On 4 May 2022, Israel’s High Court of Justice (HCJ) rejected multiple petitions by residents in eight villages of Masafer Yatta that sought to halt the eviction orders. As a result, homes and animal shelters are now being demolished, forcing residents out of their ancestral land to allow for military training in the area.
In 1980, the Israeli army designated the 3,000-hectare area as ‘firing zone 918’, a restricted military zone to be used for training exercises. In November 1999, the army expelled all Masafer Yatta residents, yet an interim injunction issued by the HCJ in March 2000 allowed them back pending a final decision, and under the condition that they do not restore their homes. Since then, residents have been denied permission even to install solar panels or water cisterns.
On 16 June, the Israeli army started carrying out military training in the area, which was only temporarily paused during a three-day visit by US President Joe Biden.
The HCJ based its decision on its flawed conclusion that Israeli military orders have precedence over international law, which demonstrates the need to enforce international justice mechanisms.
“The HCJ’s decision to uphold the Masafer Yatta expulsion highlights how Israel’s domestic courts are complicit in maintaining apartheid and perpetuating serious violations against Palestinians living under occupation. It shows the urgent need for an investigation by the International Criminal Court into war crimes and crimes against humanity in the Occupied Palestinian Territories (OPT). With every day that accountability is delayed, more Palestinians are losing their homes, livelihoods and hopes for a life of dignity,” said Heba Morayef.
Israel has systematically designated large areas of Palestinian land as military zones, state land, archaeological sites or national parks to maximize control over Palestinian land in both Israel and the OPT. These arbitrary classifications form key elements of Israel’s institutionalized regime of systematic oppression and domination of Palestinians. Moreover, a recent investigation into classified documents from 1979 revealed that Israel’s creation of ‘firing zones’ in the OPT, which cover approximately 20% of the occupied West Bank, was “for the sole purpose of eventually handing the land over to Israeli settlers”.
Masafer Yatta comprises 19 traditional villages and hamlets, of which eight are at imminent risk of demolition and displacement. The villages are located on the South Hebron Hills in Area C of the occupied West Bank. Area C covers 60% of the West Bank, yet the Israeli authorities retain exclusive control over planning and zoning in the region.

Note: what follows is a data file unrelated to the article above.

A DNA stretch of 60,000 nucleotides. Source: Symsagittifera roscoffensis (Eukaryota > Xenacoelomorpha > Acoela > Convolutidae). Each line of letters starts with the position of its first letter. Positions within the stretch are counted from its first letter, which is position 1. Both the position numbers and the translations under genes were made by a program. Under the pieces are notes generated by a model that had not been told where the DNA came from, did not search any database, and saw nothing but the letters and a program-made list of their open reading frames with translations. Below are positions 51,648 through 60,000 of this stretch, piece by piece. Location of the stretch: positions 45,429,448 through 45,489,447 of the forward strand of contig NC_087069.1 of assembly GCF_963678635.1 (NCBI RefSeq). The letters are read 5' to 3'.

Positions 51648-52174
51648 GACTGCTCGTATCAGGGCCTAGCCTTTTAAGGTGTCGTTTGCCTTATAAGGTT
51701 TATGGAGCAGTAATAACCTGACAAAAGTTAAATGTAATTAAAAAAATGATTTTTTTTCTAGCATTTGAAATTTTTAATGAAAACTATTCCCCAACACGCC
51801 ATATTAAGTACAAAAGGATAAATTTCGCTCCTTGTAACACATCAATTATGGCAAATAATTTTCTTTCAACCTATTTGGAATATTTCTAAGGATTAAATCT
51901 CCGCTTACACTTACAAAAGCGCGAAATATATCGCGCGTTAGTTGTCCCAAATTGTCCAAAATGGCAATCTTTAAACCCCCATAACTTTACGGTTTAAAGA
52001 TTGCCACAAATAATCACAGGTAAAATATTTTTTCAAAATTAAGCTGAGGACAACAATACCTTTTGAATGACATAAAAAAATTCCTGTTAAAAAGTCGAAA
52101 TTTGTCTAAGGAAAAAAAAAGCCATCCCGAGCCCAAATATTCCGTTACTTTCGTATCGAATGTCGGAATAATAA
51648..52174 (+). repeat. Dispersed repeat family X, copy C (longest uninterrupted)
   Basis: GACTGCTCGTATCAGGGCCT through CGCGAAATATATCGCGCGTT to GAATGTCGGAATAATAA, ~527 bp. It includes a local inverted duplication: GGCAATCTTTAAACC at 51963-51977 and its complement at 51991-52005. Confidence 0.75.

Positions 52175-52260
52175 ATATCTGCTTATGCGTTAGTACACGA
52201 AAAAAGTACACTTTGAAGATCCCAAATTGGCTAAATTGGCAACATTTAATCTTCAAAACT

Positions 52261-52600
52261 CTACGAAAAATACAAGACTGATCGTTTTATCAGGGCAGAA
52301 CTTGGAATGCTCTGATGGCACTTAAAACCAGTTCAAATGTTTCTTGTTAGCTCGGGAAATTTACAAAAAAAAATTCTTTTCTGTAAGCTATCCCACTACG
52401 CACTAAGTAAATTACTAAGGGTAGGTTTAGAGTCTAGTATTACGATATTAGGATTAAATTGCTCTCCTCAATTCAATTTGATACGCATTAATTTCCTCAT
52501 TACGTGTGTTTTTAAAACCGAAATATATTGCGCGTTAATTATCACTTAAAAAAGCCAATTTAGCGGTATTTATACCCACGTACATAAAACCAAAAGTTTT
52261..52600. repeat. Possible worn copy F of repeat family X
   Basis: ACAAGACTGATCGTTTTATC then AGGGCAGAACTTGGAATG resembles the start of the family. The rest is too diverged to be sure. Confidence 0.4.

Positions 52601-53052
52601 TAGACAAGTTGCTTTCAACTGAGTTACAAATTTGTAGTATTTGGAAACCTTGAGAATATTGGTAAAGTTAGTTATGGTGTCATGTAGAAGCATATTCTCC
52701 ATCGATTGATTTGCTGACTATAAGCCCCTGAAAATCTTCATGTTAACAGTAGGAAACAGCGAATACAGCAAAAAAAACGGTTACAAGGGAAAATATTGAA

Across Israel and the OPT, Israel’s state-sanctioned, discriminatory policies and practices have forcibly displaced Palestinian communities for decades. Such policies have been deliberately designed to minimize Palestinians’ access to and control over strategic lands while seeking to maintain Jewish Israeli domination.
Also targeted by threats of forcible transfer are other Palestinian communities in the South Hebron Hills and the Jordan Valley, a strategic area for Israeli settlement expansion and encroaching annexation. Last July, one such community, the shepherding hamlet of Khirbet Humsa, was completely wiped off the map by Israeli bulldozers.
On the other side of the Green Line, in Israel, 35 “unrecognized” Palestinian Bedouin villages in the Negev/ Naqab are also at risk of demolition by the Israeli authorities in a blatant example of racial segregation. They do not feature on Israeli zoning and planning maps, and as a result, are considered illegal, with the Israeli authorities refusing to connect them to essential services including electricity and water. Ras Jrabah is one such village whose 500 residents are at risk of forcible transfer due to Israeli authorities’ plans to demolish it to allow for the expansion of Dimona, a town inhabited by mostly Jewish Israelis.